However, using the old system directly (as the "legacy users" do) will mean writing code that is similar in nature to the code in the system, and at the very least we want our new code to be clean, tested, and object-oriented. So, we create a Façade with the interface we "wish we had" and then delegate from there into the various routines in the legacy system. The Facade, as mentioned below, can be mocked to make our new code much more testable.

Strangle 2

Now that we have this in place, the "new users" can be developed more cleanly and with higher quality. Now, over time, and without siginifcant time pressure on the project, we can incrementally pull out behaviors from the legacy system into more clean, tested, object-oriented code, and delegate from the old routines into the new ones:

Strangle 3Strangle 4

Strangle 5Strangle 6

Once we reach the point that the legacy system remains only as a series of delegation points, nothing but a thin shell around the new behaviors, we can begin to refactor the legacy users to use the Façade instead of the delegating routines in the older system. The Façade itself can also be refactored to use the new code directly. Again, this can be done incrementally, as time permits, without a lot of pressure. Naturally, once all the legacy users and the Façade no longer use the thin-shell legacy system, it can be retired.

Strangle 7Strangle 8


Consequent Forces

Testing issues

Façades are inherently difficult to test if (as is common) the sub-systems they cover are hard to test. However, the presense of the Façade makes the System Under Development fundamentally easier to test because the Façade, once in place, can be Mocked to eliminate unpredictable dependencies.

Facade 3

Cost-Benefit (gain-loss)

A Façade keeps the client system clean, reduces complexity when accessing existing sub-systems, and can allow for the re-use of valuable legacy systems in a new context, without reproducing their problems. An Encapsulating Façade de-couples the client system entirely from the sub-system, which means the sub-systems can be swapped, eliminated, crippled, etc... This allows for easy creation of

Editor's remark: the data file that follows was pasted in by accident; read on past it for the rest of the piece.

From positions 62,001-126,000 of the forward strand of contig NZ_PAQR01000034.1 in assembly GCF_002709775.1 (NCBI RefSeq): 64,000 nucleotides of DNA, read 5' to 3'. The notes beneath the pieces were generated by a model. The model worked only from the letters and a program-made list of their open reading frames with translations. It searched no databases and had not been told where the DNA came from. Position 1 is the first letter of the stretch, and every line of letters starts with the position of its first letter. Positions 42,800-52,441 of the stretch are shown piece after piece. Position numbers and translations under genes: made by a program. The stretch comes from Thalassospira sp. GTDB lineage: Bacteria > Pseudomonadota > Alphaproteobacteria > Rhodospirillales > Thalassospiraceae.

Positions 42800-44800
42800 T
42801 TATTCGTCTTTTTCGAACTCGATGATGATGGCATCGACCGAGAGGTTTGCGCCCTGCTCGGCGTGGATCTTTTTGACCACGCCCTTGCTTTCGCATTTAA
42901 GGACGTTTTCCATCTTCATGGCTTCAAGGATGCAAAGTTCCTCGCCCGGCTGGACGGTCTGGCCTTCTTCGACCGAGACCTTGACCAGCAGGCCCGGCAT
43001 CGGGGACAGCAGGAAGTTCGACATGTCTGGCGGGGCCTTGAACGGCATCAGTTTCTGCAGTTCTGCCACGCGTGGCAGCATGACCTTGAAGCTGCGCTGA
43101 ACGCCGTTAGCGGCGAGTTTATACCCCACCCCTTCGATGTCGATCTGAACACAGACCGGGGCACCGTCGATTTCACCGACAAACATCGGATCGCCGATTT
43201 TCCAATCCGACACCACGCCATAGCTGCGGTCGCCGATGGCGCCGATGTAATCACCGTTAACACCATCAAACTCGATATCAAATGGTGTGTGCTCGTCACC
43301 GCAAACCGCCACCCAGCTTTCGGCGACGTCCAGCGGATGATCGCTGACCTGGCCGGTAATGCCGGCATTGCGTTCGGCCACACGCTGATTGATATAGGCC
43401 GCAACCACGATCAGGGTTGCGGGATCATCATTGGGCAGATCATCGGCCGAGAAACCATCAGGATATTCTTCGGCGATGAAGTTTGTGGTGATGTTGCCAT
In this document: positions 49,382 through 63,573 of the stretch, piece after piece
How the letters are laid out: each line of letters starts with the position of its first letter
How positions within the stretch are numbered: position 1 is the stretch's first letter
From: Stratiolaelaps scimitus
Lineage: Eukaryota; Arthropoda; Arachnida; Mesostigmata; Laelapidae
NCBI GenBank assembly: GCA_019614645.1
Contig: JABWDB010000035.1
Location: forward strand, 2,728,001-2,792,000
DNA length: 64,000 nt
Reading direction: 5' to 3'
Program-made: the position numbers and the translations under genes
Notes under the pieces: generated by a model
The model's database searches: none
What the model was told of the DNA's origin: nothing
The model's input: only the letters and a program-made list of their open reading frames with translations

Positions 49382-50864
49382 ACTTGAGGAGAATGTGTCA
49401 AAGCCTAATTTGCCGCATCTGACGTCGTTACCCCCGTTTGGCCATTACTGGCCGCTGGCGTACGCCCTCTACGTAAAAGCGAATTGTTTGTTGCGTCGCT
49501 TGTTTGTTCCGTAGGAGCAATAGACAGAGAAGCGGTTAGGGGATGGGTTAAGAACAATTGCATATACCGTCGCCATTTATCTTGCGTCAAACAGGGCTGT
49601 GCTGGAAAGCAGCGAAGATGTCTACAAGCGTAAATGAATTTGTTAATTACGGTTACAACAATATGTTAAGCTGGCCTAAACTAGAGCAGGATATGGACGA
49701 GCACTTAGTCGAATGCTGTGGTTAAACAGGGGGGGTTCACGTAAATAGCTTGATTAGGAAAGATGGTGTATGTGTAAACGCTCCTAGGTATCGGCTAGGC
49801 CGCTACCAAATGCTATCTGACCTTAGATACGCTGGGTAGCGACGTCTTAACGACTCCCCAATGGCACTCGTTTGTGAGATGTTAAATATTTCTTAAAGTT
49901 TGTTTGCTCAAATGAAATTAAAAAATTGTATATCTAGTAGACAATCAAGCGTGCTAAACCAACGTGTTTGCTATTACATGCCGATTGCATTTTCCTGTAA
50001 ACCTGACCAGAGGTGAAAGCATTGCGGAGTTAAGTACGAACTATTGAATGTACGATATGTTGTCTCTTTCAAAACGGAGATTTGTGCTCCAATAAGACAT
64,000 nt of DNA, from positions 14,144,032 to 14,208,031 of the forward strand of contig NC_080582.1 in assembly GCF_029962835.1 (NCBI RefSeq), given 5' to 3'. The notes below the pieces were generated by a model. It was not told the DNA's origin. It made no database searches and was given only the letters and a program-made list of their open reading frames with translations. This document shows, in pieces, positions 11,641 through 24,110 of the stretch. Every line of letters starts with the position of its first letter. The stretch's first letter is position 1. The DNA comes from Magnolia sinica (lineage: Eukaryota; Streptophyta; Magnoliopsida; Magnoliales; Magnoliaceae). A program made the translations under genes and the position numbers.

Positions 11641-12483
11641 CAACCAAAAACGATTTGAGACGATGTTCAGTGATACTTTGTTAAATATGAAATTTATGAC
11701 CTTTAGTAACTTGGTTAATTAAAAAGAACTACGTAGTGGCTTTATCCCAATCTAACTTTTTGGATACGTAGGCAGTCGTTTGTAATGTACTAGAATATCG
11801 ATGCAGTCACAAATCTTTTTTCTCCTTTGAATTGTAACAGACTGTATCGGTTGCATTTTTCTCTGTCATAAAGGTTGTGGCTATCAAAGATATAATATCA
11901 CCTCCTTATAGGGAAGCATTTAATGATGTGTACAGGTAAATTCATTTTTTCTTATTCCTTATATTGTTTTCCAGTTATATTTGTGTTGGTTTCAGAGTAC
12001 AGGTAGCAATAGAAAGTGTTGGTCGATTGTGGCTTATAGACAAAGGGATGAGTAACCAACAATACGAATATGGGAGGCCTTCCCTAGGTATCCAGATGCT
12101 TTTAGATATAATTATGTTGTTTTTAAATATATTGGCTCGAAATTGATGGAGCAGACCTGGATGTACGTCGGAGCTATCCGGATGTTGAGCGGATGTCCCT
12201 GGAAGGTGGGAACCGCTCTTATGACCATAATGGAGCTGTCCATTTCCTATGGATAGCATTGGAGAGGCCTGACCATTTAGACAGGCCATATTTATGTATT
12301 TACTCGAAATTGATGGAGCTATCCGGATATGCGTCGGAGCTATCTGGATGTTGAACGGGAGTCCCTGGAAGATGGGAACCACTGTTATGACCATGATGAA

• Demo versions of software. A demo version of the Façade can create stubbed-out behavior for the sub-system, and stand it its place, allowing the "front end" system to be demonstrated without the backend software/hardware present.
  • Crippled versions of software. A crippling Façade can create a limited-functionality version of a system, which can easily be upgraded to the full version by replacing the crippling Façade with the full Façade.
  • Testing. The Façade can be Mocked or Faked (see Testing Issues above) making the client system testable, which would otherwise be much more difficult.
  • Training versions of software. Similar to Demos, a training Façade can be used to create predictable scenarios for training, while allowing the students to interact with the "real" front end of the overall system.


Facade and N-Tier Architectures

Imagine we are working on an application with a 3-tiered architecture (UI, Middle, Data), and we want to work in a test-driven way. Unfortunately, our teams are all blocked, because...

  • UI Tier – "I can’t start until the middle tier is done, they provide the interface for the services I will consume."
  • Middle Tier – "I can’t start until the data-layer is done, because I need to access it in order to provide services to the UI. I also need to know the persistence schemas, etc..."
  • Data Layer – "I can’t start until I know what the data needs are. Also, I am involved in day-to-day business, which must always take priority over new development. I'll get to it when I get to it."

We can use Façades to separate these layers. The Façades (initially just stubs - interfaces with no implementation, or implemented to throw exceptions) will present an interface deemed ideal to the consuming layer. Also, each Façade "Stub" will be a mockable entity, and so the layers can be test-driven.

 Later these stubs can be evolved into full-fledged Facades..


...given the implementation of the service layer in each case when this becomes available. This means that teams do not have to wait for dependencies to be ready, and in fact decouples them from specifics for good and all. Note that the same test will pass when the stubs evolves in each case, because the Facade itself can be mocked, and sports the same interface as the stub did.